Amidst all speculations in the London property market, 2016 begun on an interesting note, with house prices in the financial capital increasing by 5.4% during January-February.

While price inflation might dishearten first-time homebuyers, this indicates that the demand for housing continues to rise in the capital city, and there is a scope for innovative housing to overcome the gap.

Several surveys conducted by property companies and research firms revealed that Inner London witnessed the highest price surge of 8 per cent. At a national level, the price increase of homes was 2.9% for the first two months. However, an interesting development shows that there has been a 5% increase in the listings of properties nationally. It necessarily does not mean, that more properties are added to key areas such as London and that they are up for sale. At the same time, the rise in listings is nowhere near the demand for quality housing in London. When compared to the rest of the nation, the demand for housing is the highest in London, and it is impacting both house prices and rent.

house price

The demand for housing is so high that some of the cheaper districts are also witnessing a rise in prices this year. For instance, in Barking and Dagenham, it has been reported that asking prices have increased by 23% when compared to last year. This in fact, provides a good insight into the London property market, especially for bridging the demand-supply gap.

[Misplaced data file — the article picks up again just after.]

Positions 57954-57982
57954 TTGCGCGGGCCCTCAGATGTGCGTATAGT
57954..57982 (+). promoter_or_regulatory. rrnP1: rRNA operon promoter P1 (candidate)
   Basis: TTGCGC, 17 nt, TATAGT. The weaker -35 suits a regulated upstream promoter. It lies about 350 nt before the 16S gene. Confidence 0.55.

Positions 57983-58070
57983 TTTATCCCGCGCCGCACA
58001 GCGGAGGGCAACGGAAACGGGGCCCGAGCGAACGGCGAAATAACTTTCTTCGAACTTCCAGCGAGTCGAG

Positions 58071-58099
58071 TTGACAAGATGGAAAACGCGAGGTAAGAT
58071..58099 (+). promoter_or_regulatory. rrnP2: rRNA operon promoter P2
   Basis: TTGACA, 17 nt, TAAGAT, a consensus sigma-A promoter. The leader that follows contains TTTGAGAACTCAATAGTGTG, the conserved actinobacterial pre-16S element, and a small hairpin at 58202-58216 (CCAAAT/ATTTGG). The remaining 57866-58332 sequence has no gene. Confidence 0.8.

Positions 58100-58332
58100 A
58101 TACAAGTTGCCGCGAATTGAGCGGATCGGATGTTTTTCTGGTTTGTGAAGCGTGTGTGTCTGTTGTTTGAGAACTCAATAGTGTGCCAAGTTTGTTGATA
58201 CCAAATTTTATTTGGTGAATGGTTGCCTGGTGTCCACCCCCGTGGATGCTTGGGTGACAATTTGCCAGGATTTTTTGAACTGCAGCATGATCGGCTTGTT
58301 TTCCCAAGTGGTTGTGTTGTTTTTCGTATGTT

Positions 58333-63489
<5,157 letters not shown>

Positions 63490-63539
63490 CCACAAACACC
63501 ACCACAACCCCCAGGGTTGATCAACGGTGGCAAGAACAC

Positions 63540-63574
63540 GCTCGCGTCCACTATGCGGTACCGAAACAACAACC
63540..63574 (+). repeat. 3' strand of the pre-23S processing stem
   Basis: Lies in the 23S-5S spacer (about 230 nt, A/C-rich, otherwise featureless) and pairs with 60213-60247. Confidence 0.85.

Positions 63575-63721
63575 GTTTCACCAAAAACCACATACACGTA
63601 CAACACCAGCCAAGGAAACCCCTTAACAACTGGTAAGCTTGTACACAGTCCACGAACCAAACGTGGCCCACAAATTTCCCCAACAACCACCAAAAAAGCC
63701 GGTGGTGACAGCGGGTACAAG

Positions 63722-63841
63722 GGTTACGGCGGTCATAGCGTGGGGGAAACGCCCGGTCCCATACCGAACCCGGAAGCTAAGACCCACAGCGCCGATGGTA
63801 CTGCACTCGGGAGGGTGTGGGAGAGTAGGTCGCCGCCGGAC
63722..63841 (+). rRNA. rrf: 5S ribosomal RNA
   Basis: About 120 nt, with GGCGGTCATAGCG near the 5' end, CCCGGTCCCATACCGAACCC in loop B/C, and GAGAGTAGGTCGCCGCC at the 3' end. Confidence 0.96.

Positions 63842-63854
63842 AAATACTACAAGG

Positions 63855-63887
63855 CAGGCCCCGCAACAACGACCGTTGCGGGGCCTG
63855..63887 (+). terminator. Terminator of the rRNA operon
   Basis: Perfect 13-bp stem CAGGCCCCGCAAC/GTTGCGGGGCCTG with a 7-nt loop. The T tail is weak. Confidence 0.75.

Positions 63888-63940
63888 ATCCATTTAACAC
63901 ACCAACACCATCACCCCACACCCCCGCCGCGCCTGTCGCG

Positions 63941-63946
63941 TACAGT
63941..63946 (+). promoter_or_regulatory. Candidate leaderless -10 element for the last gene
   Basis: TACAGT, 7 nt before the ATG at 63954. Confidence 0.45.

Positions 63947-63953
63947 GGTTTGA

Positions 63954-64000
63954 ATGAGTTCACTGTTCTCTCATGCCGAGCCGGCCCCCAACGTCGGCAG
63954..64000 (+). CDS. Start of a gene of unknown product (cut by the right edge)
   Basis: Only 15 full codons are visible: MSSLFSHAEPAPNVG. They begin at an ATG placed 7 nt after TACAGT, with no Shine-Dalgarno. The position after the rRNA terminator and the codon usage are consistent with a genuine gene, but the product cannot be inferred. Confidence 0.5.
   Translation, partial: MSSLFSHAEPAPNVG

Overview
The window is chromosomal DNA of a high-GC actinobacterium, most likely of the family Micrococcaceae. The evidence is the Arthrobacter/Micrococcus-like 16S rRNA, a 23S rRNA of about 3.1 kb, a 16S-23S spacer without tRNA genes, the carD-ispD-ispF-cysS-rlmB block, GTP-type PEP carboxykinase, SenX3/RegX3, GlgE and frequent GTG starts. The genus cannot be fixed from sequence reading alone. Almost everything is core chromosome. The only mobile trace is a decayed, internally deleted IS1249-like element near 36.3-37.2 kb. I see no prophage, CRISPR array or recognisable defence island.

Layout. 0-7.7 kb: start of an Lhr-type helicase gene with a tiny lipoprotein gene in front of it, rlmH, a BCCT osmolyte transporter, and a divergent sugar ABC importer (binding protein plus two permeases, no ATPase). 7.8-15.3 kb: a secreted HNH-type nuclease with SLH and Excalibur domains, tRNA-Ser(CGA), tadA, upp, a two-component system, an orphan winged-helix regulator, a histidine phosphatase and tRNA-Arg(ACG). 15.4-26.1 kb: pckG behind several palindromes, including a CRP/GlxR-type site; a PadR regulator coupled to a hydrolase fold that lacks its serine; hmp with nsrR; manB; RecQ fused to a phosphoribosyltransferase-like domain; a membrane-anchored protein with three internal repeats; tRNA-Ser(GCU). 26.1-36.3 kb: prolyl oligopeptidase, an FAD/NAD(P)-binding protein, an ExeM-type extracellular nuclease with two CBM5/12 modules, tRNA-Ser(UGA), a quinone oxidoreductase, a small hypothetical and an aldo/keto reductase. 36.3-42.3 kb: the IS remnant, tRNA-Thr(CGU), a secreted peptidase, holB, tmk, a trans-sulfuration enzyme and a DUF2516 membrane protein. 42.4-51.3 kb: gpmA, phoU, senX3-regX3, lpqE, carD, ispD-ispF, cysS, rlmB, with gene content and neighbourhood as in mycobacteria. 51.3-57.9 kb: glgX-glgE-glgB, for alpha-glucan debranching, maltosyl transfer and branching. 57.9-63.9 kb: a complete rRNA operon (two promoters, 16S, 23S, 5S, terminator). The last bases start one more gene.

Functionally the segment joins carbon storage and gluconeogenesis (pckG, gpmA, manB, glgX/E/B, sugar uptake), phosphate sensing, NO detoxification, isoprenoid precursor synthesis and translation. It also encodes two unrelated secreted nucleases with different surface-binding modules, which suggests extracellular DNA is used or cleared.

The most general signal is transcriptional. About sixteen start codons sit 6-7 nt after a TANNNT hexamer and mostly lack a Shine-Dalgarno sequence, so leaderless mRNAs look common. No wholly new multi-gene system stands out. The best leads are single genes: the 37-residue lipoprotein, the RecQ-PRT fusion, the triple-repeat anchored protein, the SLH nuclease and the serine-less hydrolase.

One of the worst affected segments for homebuyers, given the price inflation, is that first-time homebuyers might find prices too steep and unaffordable. The government is doing its best to ensure that first-time homebuyers are also brought under the housing net. As part of the Help-to-Buy programme, the government announced interest-free loans up to 40% of the value of a newly-built home for the benefit of first-time home-buyers. This has to be evaluated to ascertain how many first-time homebuyers took advantage of the programme.

It is widely known to all that the prices of the properties are out of reach for working professionals in London, owing to vast differences between the earning capacity and the housing prices. Rather than creating a home for themselves, working professionals find affording a home as a lifetime challenge. The government’s plan to offer interest-free loans needs the active support of the stakeholders of housing. However, in the absence of any adequate housing, this programme may not succeed because despite disposable incomes working professionals are not able to afford quality homes.

The 5.4% surge in property prices may benefit property companies as this sector is expected to continue the growth curve in 2016. However, from a long-term perspective, we need to speed up the pace of constructing houses so that a vast number of units are added to the housing pool to cool down the sector. We should continue to explore innovative housing models to ensure that everyone has access to proper and quality housing.